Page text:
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D&D Repaint: Undead!

My players finally arrived at the Mere of the Dead Men, a cold saltwater marsh. The swamp is the site of an old kingdom which was overrun by an orc horde, and many souls still linger in this place. Naturally, we were in need of undead miniatures!

Although I have a couple of skeletons, zombies, a ghost and a banshee, you can never have too many undead miniatures for a game of Dungeons & Dragons. When I recently went through all my prepainted D&D miniatures, there also were a couple of undead minis I wanted to repaint. I prepared an encounter where my players had to face a group of wights and a dozen zombies alongside the sunken roads within the swamp. So for this battle, I decided to speed-paint some wights and a zombie.

This art from D&D 4E shows types of different undead humanoids, the wight is the third one from the left. Wights are evil undead who once were mortals driven by dark desire and great vanity (5E MM). Without all the fluff, they’re basically just stronger zombis with a life drain attack (CR3).

The miniatures I used were 3 x Terror Wights from the D&D Wardrums Set and also a 1 x Zombie from the D&D Giants of Legend Set.

Basing and Priming

First, I cleaned the figures with water and soap and then glued some sand and small pebbles on the base. Then, the minis were airbrushed with black primer and then dusted with withe primer to achieve basic shading.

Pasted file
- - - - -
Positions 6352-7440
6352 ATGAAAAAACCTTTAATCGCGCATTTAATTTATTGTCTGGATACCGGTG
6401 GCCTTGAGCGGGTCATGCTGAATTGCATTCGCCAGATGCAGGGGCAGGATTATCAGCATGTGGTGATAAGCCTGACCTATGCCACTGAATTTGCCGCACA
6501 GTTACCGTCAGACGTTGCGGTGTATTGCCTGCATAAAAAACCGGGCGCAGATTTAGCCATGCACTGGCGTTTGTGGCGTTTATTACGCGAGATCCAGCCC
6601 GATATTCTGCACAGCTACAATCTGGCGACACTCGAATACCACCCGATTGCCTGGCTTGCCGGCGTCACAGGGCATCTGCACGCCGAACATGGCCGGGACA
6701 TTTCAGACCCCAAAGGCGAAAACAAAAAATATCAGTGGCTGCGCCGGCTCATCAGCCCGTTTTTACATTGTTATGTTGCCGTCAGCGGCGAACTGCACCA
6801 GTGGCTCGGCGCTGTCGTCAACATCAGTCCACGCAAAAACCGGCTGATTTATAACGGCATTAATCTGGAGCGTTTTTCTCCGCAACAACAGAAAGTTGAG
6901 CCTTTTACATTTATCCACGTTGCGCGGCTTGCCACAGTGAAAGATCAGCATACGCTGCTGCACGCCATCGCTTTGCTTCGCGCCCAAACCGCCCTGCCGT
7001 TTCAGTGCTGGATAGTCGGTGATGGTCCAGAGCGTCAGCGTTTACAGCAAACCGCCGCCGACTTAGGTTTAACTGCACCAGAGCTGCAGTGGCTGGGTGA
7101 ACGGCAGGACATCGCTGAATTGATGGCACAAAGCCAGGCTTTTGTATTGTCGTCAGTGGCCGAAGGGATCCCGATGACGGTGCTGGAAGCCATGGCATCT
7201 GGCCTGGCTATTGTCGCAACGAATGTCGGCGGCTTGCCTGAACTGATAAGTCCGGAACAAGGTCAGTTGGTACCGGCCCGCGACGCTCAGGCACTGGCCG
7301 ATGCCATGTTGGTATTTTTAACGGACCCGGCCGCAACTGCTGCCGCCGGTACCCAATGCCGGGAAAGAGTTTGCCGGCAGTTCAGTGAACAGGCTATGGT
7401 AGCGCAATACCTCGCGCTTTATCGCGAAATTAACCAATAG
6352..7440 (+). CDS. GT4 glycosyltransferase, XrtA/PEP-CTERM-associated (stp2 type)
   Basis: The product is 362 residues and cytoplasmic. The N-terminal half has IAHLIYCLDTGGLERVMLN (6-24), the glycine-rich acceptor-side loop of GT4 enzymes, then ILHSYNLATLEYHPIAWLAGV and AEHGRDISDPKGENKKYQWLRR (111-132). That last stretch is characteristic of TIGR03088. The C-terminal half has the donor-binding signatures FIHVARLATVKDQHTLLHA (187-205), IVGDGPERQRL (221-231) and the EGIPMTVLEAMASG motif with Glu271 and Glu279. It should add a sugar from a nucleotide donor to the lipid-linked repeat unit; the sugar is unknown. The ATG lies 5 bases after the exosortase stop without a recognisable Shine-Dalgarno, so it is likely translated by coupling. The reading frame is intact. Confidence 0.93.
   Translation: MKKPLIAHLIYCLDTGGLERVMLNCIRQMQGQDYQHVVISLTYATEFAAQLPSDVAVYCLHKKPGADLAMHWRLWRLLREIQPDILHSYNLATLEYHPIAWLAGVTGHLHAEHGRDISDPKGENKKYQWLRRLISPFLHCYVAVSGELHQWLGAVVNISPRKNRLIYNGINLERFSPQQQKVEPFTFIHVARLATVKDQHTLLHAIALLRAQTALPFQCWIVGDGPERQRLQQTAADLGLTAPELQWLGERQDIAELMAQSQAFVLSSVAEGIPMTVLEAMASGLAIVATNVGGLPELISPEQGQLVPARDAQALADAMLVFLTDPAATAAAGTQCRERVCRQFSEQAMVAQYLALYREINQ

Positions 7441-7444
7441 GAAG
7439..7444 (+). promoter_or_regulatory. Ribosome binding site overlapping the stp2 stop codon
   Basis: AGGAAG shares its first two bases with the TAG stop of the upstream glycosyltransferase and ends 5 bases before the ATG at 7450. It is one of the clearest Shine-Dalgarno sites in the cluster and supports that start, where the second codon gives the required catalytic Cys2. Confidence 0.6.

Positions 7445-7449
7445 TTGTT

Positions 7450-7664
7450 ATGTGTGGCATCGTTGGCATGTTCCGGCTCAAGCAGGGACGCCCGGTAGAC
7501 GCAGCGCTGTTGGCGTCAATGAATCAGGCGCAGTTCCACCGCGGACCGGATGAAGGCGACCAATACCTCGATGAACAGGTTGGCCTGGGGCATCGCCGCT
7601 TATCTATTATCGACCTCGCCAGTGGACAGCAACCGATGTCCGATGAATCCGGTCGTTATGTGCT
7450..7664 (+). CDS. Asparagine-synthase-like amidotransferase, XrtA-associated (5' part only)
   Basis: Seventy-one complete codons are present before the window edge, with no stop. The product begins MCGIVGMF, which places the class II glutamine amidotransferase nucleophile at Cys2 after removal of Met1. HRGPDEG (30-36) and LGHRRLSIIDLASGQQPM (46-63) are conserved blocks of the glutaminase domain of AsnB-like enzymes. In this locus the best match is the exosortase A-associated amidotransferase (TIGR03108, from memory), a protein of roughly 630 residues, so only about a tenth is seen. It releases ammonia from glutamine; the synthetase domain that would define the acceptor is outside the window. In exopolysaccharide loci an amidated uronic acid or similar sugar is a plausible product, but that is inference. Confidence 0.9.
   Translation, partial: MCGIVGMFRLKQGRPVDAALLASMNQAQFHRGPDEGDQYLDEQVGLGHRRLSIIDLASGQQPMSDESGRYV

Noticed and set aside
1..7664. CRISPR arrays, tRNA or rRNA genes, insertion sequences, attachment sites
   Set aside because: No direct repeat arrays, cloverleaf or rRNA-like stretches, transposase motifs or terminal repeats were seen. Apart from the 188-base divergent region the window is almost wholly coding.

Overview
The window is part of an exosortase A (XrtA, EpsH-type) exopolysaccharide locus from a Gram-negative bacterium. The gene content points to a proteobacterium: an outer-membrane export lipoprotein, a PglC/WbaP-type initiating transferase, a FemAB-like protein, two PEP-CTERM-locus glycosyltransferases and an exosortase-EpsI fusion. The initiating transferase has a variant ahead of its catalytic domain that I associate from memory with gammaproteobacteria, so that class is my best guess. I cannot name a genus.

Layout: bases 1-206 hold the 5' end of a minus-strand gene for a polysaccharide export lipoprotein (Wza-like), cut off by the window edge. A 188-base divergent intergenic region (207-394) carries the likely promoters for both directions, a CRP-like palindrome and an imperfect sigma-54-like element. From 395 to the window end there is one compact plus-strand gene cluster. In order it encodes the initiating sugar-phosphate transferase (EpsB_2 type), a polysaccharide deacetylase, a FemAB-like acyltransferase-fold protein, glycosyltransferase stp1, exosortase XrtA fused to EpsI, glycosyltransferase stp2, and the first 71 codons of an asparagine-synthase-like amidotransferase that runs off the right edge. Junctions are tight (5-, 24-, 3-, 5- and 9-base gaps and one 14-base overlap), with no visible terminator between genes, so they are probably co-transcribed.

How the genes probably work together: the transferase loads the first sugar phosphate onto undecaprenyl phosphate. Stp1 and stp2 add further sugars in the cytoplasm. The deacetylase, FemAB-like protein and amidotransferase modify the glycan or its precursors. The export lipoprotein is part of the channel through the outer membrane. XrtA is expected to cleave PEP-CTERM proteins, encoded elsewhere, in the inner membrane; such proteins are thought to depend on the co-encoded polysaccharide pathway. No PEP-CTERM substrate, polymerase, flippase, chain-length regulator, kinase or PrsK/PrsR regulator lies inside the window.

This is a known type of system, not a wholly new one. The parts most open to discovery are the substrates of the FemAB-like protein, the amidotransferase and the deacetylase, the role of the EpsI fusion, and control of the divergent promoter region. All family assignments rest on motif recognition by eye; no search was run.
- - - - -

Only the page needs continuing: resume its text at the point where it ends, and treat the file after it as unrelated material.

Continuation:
This was a speed-paint and the whole process took about two or three hours for all four minis altogether. For the skin, I mixed a rotten flesh color based on Vallejo Game Color Dead Flesh and a little Blue. The hair was done in black, also with a hint of blue. The clothes were done in stronger colors, so the wights would be easy to recognize on the gaming table. They got red, blue and brown garments. For the zombie I chose a brown robe.

The details were also done pretty quick: The black hair was drybrushed with a light grey and the minis were washed with a thin brown wash. After they were dry enough, I decorated the bases with little tufts of yellow-green grass.

Here is the final version!

And that’s really all there is about to say about these models. They were fun to paint, and I would say they didn’t turn out too bad. But also, they were not very detailed or really interesting figures to begin with. Good enough as cannon fodder! 😉